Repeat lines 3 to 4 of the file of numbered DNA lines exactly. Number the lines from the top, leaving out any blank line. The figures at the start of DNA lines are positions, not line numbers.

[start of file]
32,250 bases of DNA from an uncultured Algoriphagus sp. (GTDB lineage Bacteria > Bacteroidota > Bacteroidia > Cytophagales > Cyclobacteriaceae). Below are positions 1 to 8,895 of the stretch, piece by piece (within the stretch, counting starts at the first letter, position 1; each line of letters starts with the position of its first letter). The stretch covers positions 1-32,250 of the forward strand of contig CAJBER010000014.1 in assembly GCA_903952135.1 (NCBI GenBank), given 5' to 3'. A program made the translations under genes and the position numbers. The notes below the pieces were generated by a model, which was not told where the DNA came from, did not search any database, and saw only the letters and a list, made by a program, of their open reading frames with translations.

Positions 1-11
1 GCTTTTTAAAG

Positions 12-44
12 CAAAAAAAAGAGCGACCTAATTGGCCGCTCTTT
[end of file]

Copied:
1 GCTTTTTAAAG

Positions 12-44